Sure, Scott's version of the Golden Arches was gently curved in a way that recalled both Moschino's own heart-shaped logo and McDowell's restaurant from Coming To America. And, the collection as a whole was a gleeful spree through '80s and '90s high-low culture that riffed on tons of other brands and ideas besides McDonald's. Versace, Chanel, Moschino's own design history, b-girls, society ladies, Hershey's chocolate, Cheetos, and SpongeBob SquarePants were all evoked in equal measure (and possibly to the equal consternation of those brands' copyright lawyers). Still, the images that stuck in our minds most are those Ronald McDonald-meets Coco Chanels. It's a powerful thing when a designer evokes one of the world's most iconic brands — and today, The Business of Fashion investigates whether Moschino, in doing so, may have infringed on McDonald's trademark.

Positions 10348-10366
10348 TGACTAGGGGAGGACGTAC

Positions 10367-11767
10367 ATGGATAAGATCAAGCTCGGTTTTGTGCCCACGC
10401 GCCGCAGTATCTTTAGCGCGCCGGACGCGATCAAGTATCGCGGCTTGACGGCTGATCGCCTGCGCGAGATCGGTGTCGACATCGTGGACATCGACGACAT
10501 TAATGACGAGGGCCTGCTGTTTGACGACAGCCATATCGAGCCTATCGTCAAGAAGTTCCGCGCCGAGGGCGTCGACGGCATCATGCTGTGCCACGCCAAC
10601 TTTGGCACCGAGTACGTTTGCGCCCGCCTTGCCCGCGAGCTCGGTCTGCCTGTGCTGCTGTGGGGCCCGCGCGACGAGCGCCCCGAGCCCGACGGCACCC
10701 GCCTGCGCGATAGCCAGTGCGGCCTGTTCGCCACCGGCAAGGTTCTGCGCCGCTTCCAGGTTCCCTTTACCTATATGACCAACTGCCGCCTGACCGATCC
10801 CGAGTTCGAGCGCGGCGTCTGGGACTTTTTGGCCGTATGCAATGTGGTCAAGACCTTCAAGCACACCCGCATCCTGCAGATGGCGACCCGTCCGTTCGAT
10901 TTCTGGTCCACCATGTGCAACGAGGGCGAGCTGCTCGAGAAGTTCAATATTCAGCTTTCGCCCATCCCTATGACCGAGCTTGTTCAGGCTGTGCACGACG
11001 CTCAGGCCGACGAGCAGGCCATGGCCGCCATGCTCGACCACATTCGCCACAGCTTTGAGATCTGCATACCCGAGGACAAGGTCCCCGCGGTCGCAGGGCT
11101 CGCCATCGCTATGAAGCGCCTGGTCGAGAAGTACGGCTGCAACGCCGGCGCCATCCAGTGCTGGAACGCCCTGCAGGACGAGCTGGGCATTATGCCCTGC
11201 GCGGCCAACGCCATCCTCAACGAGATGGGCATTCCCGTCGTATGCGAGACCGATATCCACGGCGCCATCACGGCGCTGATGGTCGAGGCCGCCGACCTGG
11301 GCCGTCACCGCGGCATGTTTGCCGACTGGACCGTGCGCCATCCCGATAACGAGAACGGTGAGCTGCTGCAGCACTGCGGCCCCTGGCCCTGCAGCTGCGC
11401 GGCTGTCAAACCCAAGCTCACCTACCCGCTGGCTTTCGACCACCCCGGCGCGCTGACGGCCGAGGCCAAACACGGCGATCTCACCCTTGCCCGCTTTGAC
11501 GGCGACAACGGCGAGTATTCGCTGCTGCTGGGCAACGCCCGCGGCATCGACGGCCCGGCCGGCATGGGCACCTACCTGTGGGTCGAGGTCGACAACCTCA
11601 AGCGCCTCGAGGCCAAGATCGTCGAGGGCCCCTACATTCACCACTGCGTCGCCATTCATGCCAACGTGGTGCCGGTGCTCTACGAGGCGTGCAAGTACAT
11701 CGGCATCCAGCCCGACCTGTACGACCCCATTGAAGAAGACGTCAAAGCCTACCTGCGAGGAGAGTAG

Click through to BoF for a truly fascinating (and layperson-friendly) breakdown of the tricky world of copyright law. While we think there's a case to be made that this collection infringed on McDonald's and countless other brands' trademarks, we also think there's a place for appropriation of corporate symbols in art. Logos, ads, and other calling cards of consumer culture are foisted on the public every day, and there needs to be space for artists to explore those symbols in a critical or parodic way. Scott's gleeful re-appropriation of everything from Budweiser to Frosted Flakes is squarely in the tradition of Warhol, '90s raver culture, and hip-hop's sampling technique — it's the postmodern, cut-copy version of critical theory. And, while this defense certainly wouldn't stand up in court, it's also really fun. We admit, we're jonesing for that Moschino French fry phone case almost as much as we do for the actual fries.
What do you think? Should designers be allowed to evoke corporate logos in their work? Or, should Scott leave SpongeBob alone for good? Let us know in the comments. (The Business of Fashion)
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